Amongst all the parental talks, you might have come across a kid’s desire to start their own YouTube channel; probably one common concern for most parents.
YouTube is best known for its “how to” videos, music videos, and creation tools. Observing their utter desire it seems that online video stardom has replaced big-screen fame as a goal for young kids. And unlike making it big in Hollywood/Bollywood, becoming a YouTube star seems more accessible, because the platform is open to anyone. So, having them, express their wish to be “Youtuber” shouldn’t be a surprise to you.
However, the decision to let your child join YouTube and create a channel, of course, a personal one and depends on the child’s age, emotional maturity and reasons for wanting to put themselves out there. But before allowing your child, you ought to ask, why do they want to have a YouTube channel? What kinds of videos do they want to create? What are their favorite YouTube channels? What do they like about them? Are there any YouTube channels they don’t like? And why do they this dislike it?
Once, you get all the answers; have the child write a proposal outlining what they want for the channel. It should describe what they’ll offer, the target audience and how often they will post videos. If your kids are looking at it as a business channel, then, ask them what kinds of advertising they might consider and whether endorsements are a good idea.
Now, know the rules of YouTube. Officially, this platform forbids children under the age of 13 to create their own accounts, and children between ages 13 and 17 are allowed to open accounts, only with parental permission. Of course, these rules don't say anything about parents opening an account for their child because there are various inappropriate content over YouTube that children’s shouldn’t watch.
The next step, discuss content, you should be clear with your child about what’s okay to post, what should stay private and other aspects of staying safe online and being respectful of both their own privacy and the privacy of others. Be it any social media platform, you need to make your kids understand what to share and what not to share online.
Later, review all of their videos before they are posted, and discuss the potential risks of what they’re sharing. Consider having all videos listed as private, and only sharing them with your immediate family and close friends, at first and then think of making it public, if you feel so. By starting out with privacy settings and limited audience of trusted friends and family, your child can ask for constructive feedback on what’s working well and learn.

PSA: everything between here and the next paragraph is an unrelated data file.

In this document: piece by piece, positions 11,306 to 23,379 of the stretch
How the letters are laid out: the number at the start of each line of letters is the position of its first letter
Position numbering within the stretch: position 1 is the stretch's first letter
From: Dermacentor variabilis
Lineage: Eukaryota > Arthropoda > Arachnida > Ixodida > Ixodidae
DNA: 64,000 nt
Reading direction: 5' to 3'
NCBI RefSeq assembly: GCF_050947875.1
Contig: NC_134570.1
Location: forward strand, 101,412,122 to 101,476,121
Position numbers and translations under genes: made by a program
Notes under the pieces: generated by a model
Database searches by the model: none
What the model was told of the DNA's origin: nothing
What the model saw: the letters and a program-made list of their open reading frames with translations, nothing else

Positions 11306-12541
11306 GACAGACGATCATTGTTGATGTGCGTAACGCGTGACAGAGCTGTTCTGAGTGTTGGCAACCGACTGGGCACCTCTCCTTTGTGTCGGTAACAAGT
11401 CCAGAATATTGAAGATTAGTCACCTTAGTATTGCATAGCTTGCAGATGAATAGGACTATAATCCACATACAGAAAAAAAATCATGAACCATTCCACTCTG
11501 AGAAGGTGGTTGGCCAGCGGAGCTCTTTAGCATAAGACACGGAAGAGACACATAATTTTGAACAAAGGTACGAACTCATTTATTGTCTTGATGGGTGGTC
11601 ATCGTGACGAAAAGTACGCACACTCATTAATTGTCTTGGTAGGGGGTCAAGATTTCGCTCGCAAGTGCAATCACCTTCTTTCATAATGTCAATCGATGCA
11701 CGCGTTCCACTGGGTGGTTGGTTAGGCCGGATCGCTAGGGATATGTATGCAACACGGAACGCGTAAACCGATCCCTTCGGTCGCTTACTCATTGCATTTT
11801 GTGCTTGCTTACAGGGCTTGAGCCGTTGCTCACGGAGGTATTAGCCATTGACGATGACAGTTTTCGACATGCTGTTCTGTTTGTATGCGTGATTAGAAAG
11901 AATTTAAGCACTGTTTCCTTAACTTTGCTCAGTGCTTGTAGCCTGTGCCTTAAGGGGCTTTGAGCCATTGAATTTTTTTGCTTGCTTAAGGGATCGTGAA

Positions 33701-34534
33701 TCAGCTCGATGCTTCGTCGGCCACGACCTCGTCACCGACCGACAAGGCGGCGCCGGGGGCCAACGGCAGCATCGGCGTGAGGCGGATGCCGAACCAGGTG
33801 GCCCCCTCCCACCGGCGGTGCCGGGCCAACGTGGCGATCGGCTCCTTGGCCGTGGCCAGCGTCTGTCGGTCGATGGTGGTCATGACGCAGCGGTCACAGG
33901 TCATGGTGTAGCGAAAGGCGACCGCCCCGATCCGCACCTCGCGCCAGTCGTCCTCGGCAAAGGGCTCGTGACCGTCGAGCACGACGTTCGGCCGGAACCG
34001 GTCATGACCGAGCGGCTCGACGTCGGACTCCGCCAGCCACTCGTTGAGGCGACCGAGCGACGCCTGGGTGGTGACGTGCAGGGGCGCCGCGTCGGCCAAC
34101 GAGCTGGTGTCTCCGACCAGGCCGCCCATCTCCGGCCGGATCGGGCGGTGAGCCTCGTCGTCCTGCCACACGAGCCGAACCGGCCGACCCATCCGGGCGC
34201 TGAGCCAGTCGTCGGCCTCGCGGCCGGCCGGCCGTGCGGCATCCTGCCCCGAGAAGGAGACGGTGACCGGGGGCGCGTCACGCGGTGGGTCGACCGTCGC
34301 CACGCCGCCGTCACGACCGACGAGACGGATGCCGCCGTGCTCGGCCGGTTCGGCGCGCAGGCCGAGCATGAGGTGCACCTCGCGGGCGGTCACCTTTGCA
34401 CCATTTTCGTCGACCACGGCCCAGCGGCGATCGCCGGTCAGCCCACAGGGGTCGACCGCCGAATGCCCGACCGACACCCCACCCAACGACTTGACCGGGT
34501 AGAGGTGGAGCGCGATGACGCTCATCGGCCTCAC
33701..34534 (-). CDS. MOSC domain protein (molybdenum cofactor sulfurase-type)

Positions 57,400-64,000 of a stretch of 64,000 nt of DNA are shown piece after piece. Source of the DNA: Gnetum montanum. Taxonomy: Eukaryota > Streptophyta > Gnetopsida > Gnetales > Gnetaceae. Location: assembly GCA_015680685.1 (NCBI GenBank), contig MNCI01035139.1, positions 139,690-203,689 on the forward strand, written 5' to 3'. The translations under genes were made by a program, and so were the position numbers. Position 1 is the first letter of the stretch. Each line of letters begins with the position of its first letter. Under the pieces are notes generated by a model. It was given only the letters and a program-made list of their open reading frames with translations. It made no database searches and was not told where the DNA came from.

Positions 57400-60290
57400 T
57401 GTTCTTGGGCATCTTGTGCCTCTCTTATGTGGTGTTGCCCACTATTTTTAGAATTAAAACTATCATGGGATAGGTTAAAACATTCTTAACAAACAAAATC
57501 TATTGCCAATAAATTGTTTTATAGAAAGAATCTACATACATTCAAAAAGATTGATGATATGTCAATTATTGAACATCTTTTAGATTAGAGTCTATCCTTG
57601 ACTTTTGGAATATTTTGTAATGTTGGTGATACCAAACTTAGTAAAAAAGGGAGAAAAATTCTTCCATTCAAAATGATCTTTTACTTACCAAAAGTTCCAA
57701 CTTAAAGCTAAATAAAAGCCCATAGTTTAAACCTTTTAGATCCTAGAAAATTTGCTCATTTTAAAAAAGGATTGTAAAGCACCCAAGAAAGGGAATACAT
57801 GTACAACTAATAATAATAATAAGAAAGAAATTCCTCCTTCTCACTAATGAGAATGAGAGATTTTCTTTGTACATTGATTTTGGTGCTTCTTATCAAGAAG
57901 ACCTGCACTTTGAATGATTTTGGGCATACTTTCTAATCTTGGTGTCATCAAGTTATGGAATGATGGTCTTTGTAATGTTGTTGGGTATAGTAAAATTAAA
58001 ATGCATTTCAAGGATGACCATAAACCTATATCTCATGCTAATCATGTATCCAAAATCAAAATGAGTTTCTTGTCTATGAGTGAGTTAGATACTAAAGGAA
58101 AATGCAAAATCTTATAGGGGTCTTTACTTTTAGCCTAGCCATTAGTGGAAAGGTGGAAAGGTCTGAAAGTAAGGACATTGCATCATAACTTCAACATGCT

Since, your kids will be new to this platform, then, you need to be careful and safeguard them from all negative comments and trolls. To do so, it’s better to turn off comments. You might want to feedback from your viewers but feedback you receive on a public channel isn’t helpful or authentic. So, you can encourage your kids to seek in-person, valuable and constructive feedback from friends and family members rather than creating space for people they don’t know to potentially insult them. These tips can help you coach her through it.
When your child’s YouTube channel is up, continue supporting him/her. Check in regularly to see whether there are any issues or conflicts popping up and how you can help. Just as with your initial conversations, approach these with an open mind so your child knows they can count on you for advice and support.
Lastly, designate it "for kids." It is understood, if kids are making videos, then, probably the videos will be for kids. If this is the case, then, mark video for kids, it should hit its intended audience (instead of the general YouTube viewership.) other best thing: comments are automatically disabled on videos designated for kids.
How to Set Up YouTube Channel:
- Create a Gmail account for your child if he or she is under 13 years old or use your Gmail account, for parental control. This will give him or her, YouTube account, but not a YouTube channel.
- Create a YouTube Channel by clicking on "Select My Channel”, available on the sidebar on the left side of the YouTube homepage. Fill in the name to be associated with their YouTube channel. For kids, it is advisable not to use their real/whole names, since these names will be broadcast to anyone watching the videos.
- Already mentioned, set the privacy settings so that everything is private or unlisted. Turn off comments so your kid won't have to read any unkind or inappropriate remarks from other users. These privacy settings will make it so only friends and family can view your child's page, which is great when it comes to safeguarding them from trolls, controversies and hateful comment safe.
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